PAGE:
The compatibility of personality and social identity processes: the effect of gender identity on neuroticism
2012 (English)In: European Journal of Personality, ISSN 0890-2070, E-ISSN 1099-0984, Vol. 26, no 3, 175-181 p.Article in journal (Refereed) Published
In an experimental study (N?=?186), we examined the effect of identity (gender versus personal) on participants' self-rated neuroticism and estimates of mean neuroticism for men and women. Self-rated neuroticism was measured before and after the identity salience manipulation. Following self-categorization theory, we predicted that identity salience would affect levels of self-rated neuroticism and the estimates (perceptions) of mean neuroticism for each sex. From a personality perspective, we expected substantial correlations between pre-manipulation and post-manipulation neuroticism scores in both identity conditions. The relation between participants' self-rated neuroticism and their estimates of mean neuroticism for their own sex was also examined. The effect of identity salience was unclear with regard to self-rated neuroticism levels, whereas the manipulation had apparent effects on estimated mean neuroticism levels for men and women. Also, self-rated neuroticism was found to predict estimates of mean neuroticism for men and women in the gender, but not personal, identity condition. Finally, in line with a personality perspective, the relative positions in self-rated neuroticism were highly stable in both conditions. The findings indicate a compatibility of self-categorization theory and personality perspectives and suggest that both are valuable to understand the changeability and stability of the self.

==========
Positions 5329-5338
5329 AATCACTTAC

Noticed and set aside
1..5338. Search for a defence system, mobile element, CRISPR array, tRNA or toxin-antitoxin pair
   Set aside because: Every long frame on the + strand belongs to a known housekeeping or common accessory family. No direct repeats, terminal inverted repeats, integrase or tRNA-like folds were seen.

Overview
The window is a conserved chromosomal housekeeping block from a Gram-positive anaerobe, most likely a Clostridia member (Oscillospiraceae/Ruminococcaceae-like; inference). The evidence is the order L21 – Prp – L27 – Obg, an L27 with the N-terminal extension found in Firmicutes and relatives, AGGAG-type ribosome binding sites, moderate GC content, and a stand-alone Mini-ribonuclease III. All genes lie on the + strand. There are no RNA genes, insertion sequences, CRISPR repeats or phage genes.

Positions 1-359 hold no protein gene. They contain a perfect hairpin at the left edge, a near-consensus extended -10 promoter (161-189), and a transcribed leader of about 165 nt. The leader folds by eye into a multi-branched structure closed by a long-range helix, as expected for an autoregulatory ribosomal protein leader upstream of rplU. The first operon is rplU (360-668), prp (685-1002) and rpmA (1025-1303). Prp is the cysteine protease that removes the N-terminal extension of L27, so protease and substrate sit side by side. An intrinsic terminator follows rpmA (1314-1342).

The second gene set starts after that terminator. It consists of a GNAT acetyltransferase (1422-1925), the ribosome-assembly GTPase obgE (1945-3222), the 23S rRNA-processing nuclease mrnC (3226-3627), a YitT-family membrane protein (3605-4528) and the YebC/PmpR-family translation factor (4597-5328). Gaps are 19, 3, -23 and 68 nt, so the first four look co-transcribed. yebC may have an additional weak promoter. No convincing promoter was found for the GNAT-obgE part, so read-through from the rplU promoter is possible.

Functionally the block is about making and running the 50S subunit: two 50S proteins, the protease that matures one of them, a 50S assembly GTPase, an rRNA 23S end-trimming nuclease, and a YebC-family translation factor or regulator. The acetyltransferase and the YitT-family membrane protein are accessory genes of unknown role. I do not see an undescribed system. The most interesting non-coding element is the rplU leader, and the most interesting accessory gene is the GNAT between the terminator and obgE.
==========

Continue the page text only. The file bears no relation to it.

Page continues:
Place, publisher, year, edition, pages
2012. Vol. 26, no 3, 175-181 p.
Big Five personality, self-categorization theory, neuroticism, social identity, personality stability
IdentifiersURN: urn:nbn:se:su:diva-80762DOI: 10.1002/per.851ISI: 000302935800002OAI: oai:DiVA.org:su-80762DiVA: diva2:557797